Each armed with their own set of units, battles will have naval allies face off against the aliens to take command of control points at sea. Out on the battlefield, each team will alternate turns, using any of the vessels in play to move into place for a defensive maneuver or go on the attack against a nearby foe. Each ship has its own range of units it can travel to, and whether you or an enemy is the one responsible for the triggering of an attack, quick cutscenes will take place fairly often to show the attack being executed. If you attack from behind, you can do more damage than you would if you were to direct your blows to the side or the front of a ship. Additionally, special moves can be performed for even greater damage, but at this point, I have little familiarity with the extent to which they can be applied. It could be that this is true across the board, but in the map that was chosen for the demonstration, there existed a landmark that allows you to deploy two different vehicles if you make your way over there, but you can only send out one per visit.
Speaking of the Nintendo versions specifically, the developers did not deem it necessary to retain that core change attribute of having first-person segments. These have instead been sort of replaced by a shooting mini-game of sorts where you aim at oncoming missiles emerging from the main vessel at close-range and fire using the B Button. This vessel -- the Stinger Orca -- can be seen as the main threat that you have to take down, but because of the impact defeated enemies will have on its attack power, it makes sense to eliminate the minions first before taking down the leader. The game is arguably more family-friendly this way, but could the game potentially be seen as having refrained from taking any notable risks because of it? Perhaps. But now's not the time to be making any rash judgments.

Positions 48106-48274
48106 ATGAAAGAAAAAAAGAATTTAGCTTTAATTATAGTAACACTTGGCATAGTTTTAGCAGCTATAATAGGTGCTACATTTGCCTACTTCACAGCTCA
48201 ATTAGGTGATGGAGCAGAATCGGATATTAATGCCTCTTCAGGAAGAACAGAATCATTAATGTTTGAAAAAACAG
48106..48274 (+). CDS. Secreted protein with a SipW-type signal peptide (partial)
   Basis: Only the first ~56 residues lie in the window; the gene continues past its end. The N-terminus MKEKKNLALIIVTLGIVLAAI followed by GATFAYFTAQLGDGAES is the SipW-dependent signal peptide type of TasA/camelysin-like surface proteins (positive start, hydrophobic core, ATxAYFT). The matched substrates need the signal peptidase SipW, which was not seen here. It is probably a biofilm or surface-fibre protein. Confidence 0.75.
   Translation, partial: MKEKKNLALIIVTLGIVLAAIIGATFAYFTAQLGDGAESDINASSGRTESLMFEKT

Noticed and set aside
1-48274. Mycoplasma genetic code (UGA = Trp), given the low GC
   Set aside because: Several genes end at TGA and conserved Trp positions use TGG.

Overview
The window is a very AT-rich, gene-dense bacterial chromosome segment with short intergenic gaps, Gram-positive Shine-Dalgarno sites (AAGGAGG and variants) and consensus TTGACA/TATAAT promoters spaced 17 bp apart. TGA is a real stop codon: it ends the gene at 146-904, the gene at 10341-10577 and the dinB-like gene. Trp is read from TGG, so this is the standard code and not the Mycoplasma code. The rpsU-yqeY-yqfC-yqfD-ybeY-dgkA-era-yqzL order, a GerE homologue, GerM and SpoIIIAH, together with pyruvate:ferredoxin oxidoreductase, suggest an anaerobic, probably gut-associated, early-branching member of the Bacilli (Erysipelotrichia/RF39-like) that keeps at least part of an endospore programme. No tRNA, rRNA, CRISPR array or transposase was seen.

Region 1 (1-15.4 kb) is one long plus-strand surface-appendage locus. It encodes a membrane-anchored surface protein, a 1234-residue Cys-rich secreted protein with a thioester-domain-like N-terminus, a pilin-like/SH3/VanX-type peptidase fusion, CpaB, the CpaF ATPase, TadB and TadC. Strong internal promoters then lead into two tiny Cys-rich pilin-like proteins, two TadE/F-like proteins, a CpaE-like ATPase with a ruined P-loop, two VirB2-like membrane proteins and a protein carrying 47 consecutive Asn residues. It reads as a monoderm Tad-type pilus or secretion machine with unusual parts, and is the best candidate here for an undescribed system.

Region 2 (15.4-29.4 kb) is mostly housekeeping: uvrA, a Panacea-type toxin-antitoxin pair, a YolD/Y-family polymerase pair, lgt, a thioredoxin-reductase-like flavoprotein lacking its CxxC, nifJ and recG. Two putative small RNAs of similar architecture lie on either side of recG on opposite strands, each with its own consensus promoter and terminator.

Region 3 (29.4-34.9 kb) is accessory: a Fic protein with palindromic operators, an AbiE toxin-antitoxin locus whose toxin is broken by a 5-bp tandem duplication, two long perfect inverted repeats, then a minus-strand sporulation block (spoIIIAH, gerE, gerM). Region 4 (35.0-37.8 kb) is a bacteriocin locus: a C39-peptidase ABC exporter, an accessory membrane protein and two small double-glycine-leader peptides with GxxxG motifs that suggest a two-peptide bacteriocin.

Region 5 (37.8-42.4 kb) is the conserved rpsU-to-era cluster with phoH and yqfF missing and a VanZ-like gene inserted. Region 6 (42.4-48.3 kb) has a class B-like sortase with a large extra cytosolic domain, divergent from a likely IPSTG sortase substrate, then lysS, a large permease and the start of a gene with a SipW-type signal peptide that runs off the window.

It is my understanding that the mechanics will develop as you go along, with elements such as invisible off-the-radar ships that must be considered in your strategy, but beyond that I have little to think in terms of how BATTLESHIP could grow as a game. How will other maps and even the other officers influence the game design? And besides the interest in seeing where the turn-based system could go, I'm also curious to find out how this will trickle down to the environment of a multiplayer experience.
When all is said and done, does BATTLESHIP have the power to make waves? Well, I first wouldn't say there's a lot riding on this. After all, I'm sure some are already counting it out just as a licensed property. But with roots to draw from -- the film and the original board game -- perhaps BATTLESHIP will shape up to be a fun bout for those who have enjoyed what Hasbro has done outside of the game space. We'll have to wait and see if Activision's attempts here towards a full-fledged project will result in anything worthwhile.